Marker Logo HMdb.org THE HISTORICAL
MARKER DATABASE
“Bite-Size Bits of Local, National, and Global History”
“Bite-Size Bits of Local, National, and Global History”
Shelton in Fairfield County, Connecticut — The American Northeast (New England)
 

Shelton Locks

 
 
Shelton Locks Marker image. Click for full size.
By Michael Herrick, February 2, 2010
1. Shelton Locks Marker
Inscription. The Shelton locks from Housatonic River to the canal system were built in 1867, allowing canal boats to be raised through 3 sets of locks by water entering each lock, one at a time, raising the boat approximately 10 feet. It was then brought forward into the second and third locks to canal level and through the gates that divided each section.
 
Location. 41° 19.34′ N, 73° 5.883′ W. Marker is in Shelton, Connecticut, in Fairfield County. Marker can be reached from Canal Street East 0.1 miles from Bridge Street when traveling north. Touch for map. Marker is in this post office area: Shelton CT 06484, United States of America.
 
Other nearby markers. At least 8 other markers are within walking distance of this marker. Fort Hill (about 300 feet away, measured in a direct line); Constitution Oak (about 600 feet away); To Honor the Men and Women of the City of Shelton (about 700 feet away); Shelton (approx. 0.2 miles away); Shelton World War II Memorial (approx. 0.2 miles away);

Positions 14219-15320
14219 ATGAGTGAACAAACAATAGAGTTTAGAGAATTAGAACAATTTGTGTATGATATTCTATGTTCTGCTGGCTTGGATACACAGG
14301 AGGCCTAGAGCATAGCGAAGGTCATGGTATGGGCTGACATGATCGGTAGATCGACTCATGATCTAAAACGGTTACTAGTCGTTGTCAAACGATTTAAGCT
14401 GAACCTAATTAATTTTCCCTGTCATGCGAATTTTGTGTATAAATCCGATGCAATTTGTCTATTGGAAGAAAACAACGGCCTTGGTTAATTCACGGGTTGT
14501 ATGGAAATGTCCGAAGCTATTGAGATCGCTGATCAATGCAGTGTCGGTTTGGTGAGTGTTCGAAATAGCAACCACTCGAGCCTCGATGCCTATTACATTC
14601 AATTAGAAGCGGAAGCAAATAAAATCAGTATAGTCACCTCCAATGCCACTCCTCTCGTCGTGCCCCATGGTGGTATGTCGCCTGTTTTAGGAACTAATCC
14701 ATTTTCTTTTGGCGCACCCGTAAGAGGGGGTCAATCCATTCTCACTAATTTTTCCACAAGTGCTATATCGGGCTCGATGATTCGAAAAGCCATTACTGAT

Shelton Locks Marker image. Click for full size.
By Michael Herrick, February 2, 2010
2. Shelton Locks Marker
Old photographs of the dam, canal and locks are mounted on a steel lock gate.

McCallum Enterprises Owns and Operates the Dam and Power Station
All Welcome
Derby Hydroelectric Plant
McCallum Enterprises I, LP
FERC License #6066-CT
Further information call
203-386-1745
Derby Korea – Vietnam Memorial (approx. half a mile away); Derby Veterans Monument (approx. half a mile away); Derby Firemenís Memorial (approx. half a mile away). Touch for a list and map of all markers in Shelton.
 
More about this marker. The marker is mounted on a lock gate.
 
Regarding Shelton Locks. The Ousatonic Dam and Shelton Canal were constructed in the late 1860's to power new factories which lead to the rise of industrial Shelton. The dam is now called the Derby-Shelton Dam. Derby is on the east side of the Housatonic River, Shelton is on the west.
The canal was the power source for all downtown industries in an age before electricity. The dam was built in order to fill the canal with water at an elevation higher than the river.
Each factory tapped into the canal with a tunnel. The water fell to the river below, powering a turbine, connected to factory machinery through a series of shafts, pulleys, and belts.
The Lowest Lock With Wooden Gates image. Click for full size.
By Michael Herrick, February 2, 2010
3. The Lowest Lock With Wooden Gates
The factory in the upper left is across the Housatonic River in Derby.
The canal and dam were so important that the town took its name after Edward Shelton, the primary mover and backer of the Ousatonic Dam Company.